Though I very much wanted to be at WisCon, I couldn't get out there because I had to be at graduation at the school where I work. After the ceremonies on Saturday I zipped down to Massachusetts and the Paradise City Arts Festival, where my aunt, a brilliant weaver, was exhibiting. There was plenty of extraordinary work at the show (and some real kitsch, too, alas), but I wasn't feeling particularly wealthy, so I only bought a bit of pottery (by Jules Polk -- I'm very partial to soda fired pots).
Heading home today, we stopped at Mass MoCA, a museum I had long wanted to see, because it is built from old mill buildings and warehouses, and specializes in large installations. I liked Ann Hamilton's "Corpus", at least the main room of it: a large open space where pieces of onionskin paper fall from the ceiling to the floor and bullhorn-like speakers rise up and down, projecting the sound of voices intoning words. It was a surprisingly peaceful installation, with the emptiness of the space, the beauty of the falling paper, the drone of the voices, the light through the many windows filtered red ... all lonely, purposeless, and yet somehow light and even funny. The other work at the museum didn't do much for me, although I liked aspects of Matthew Ritchie's "Proposition Player", a work which seeks to explore the idea of information overload. The specific pieces of art are, themselves, interesting to look at, but the attempt to convey ideas about information, history, cosmology, and whatever else was, at least for me, a complete failure. The ambition is admirable, but it lacks real depth of thought.
The problem of contemporary artists exploring ideas is one that I return to every time I visit a museum of contemporary art, because many artists who have gained enough fame to have an exhibition in such a museum seem determined to convey ideas about life, the universe, and everything; but whenever I stop to think about their ideas and how their artwork expresses and delves into those ideas, I end up getting frustrated because it all seems so terribly cliche, banal, and superficial. For instance, the worst exhibit I saw at MoCA, "The Interventionists: Art in the Social Sphere", was an empty and predictable exhibit, yet another example of earnest artists trying to change the world through art, but doing little more than diddling with their own sense of righteousness. Committed and progressive they may be; sophisticated philosophers and sociologists they are not, and so the work seemed at best mawkish, at worst flagrantly stupid and probably harmful to whatever cause the artists were attempting to support. If they'd taken the money they got to create whatever they created and instead donated it to a charity, they would have helped far more people.
Thus, an experience of two worlds: an upscale arts and crafts fair, and a museum of contemporary art. Very different worlds, indeed, and neither entirely satisfactory. (I had a much more aesthetically pleasing experience walking through galleries in SoHo and Chelsea on a trip to New York back in December.) The Paradise City fair made me wish more craftspeople would try to stretch their media and their conceptions of what their media can accomplish, while Mass MoCA made me wish more academically-sanctioned contemporary artists would stop trying to speak for all humanity and just unleash their imaginations and passions.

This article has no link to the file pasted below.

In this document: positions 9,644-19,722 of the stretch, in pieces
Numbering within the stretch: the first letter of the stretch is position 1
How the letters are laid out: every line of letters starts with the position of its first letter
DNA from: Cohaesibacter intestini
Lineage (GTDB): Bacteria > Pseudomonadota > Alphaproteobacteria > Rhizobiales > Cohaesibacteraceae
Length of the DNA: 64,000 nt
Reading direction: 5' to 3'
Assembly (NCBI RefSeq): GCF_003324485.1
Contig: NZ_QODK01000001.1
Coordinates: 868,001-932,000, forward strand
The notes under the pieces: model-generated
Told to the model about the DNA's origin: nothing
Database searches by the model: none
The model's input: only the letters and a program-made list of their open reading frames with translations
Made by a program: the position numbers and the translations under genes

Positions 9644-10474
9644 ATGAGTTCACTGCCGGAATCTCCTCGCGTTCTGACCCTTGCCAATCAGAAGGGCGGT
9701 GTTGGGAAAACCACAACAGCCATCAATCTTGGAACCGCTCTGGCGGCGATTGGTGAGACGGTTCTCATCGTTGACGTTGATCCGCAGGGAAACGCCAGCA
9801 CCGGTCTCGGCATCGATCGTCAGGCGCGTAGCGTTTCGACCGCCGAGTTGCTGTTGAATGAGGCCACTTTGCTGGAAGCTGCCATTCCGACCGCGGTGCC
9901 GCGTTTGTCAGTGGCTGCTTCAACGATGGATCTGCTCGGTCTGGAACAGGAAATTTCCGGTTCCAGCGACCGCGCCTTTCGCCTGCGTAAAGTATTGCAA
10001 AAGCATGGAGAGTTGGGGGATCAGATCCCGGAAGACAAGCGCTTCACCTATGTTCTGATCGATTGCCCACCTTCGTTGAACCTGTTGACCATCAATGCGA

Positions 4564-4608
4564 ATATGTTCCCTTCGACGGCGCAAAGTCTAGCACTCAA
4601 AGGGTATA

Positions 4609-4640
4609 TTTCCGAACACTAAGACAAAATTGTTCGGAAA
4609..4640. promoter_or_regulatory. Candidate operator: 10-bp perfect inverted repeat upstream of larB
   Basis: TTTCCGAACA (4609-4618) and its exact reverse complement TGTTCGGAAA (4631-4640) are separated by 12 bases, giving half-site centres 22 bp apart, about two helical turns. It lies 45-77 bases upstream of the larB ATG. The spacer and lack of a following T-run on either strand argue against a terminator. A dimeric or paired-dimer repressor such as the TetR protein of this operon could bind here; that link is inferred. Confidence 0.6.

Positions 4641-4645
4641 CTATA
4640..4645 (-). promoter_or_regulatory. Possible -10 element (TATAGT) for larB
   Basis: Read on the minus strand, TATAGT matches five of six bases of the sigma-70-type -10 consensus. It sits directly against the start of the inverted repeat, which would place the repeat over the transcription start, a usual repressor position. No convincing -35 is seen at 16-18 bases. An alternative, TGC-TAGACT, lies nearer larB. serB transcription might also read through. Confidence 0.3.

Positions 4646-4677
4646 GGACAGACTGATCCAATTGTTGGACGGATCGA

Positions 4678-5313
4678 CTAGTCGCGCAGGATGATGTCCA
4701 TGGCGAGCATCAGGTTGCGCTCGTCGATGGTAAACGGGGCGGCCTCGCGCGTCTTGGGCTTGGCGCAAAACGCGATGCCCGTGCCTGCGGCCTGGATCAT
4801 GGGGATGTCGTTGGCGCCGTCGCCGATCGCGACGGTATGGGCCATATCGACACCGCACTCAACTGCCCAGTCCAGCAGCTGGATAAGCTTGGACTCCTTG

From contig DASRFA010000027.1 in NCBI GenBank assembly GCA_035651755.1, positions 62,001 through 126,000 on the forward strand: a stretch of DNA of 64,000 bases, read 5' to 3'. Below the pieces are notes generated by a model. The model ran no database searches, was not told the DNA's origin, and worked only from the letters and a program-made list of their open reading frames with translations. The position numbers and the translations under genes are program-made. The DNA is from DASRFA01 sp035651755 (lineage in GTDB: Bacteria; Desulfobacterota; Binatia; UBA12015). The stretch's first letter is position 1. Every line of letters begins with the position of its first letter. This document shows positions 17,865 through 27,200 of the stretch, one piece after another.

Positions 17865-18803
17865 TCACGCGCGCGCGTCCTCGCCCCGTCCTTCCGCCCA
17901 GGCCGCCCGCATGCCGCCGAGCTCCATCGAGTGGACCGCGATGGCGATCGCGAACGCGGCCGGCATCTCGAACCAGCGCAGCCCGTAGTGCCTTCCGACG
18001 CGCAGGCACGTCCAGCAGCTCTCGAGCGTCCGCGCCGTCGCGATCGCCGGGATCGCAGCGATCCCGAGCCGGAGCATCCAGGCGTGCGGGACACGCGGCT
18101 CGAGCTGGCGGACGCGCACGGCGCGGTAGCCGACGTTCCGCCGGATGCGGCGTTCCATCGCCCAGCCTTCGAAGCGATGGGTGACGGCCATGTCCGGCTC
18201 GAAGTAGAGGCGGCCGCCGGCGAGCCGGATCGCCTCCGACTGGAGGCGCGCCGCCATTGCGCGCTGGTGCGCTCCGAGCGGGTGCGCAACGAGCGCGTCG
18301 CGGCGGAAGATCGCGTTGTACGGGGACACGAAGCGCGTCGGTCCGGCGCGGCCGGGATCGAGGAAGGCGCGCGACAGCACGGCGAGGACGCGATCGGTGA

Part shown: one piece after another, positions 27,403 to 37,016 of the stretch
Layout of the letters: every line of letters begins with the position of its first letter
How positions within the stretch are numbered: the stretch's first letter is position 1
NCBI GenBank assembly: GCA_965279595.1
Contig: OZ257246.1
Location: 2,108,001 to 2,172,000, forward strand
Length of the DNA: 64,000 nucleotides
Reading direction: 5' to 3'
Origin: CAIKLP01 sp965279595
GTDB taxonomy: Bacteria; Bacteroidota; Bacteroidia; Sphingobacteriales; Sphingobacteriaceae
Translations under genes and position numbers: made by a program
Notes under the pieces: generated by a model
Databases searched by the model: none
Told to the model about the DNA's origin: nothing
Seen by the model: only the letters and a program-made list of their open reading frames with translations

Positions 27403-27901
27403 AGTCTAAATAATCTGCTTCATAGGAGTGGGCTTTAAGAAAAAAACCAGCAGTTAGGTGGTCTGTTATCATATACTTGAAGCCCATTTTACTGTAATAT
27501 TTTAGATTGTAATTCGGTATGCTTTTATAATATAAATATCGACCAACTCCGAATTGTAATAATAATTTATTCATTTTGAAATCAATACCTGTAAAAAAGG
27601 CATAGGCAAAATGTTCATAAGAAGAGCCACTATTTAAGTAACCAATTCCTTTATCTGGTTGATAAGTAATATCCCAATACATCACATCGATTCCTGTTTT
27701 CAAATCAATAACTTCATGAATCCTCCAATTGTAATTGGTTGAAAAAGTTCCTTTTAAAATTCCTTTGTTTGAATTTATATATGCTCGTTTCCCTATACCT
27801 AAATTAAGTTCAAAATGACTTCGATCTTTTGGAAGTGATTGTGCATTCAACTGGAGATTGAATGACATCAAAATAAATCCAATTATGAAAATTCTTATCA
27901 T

I had enough free time during the trip to read Lies, Inc. by Philip K. Dick, a recently re-released edition of The Unteleported Man with about 40,000 words of material Dick wanted added to the original novella (the publishing history is complex). I had not read the book either in its earlier form or the current one, and, given that it was cobbled together at different times both by Dick and his executors, I didn't set my expectations high. The best that can be said for the book is that it isn't entirely painful to read, though it is befuddling. The first two chapters are by far the best, and had me laughing out loud as the protagonist, Raphael ben Applebaum, has the consciousness of a rat inadvertently beamed into his head -- a classic PhilDickian moment, showcasing his great ability to mix humor and horror and convey it through unyieldingly matter-of-fact prose. Some other good concepts in the book might have been effective had they been more thoughtfully and less haphazardly executed, particularly a book-within-the-book that Dick added in the later material, but in the end Lies, Inc. feels less like a novel than like a book filled with various aborted attempts at a novel, with few of the attempts being particularly compelling.
And now I'm home ... with lots of email to answer....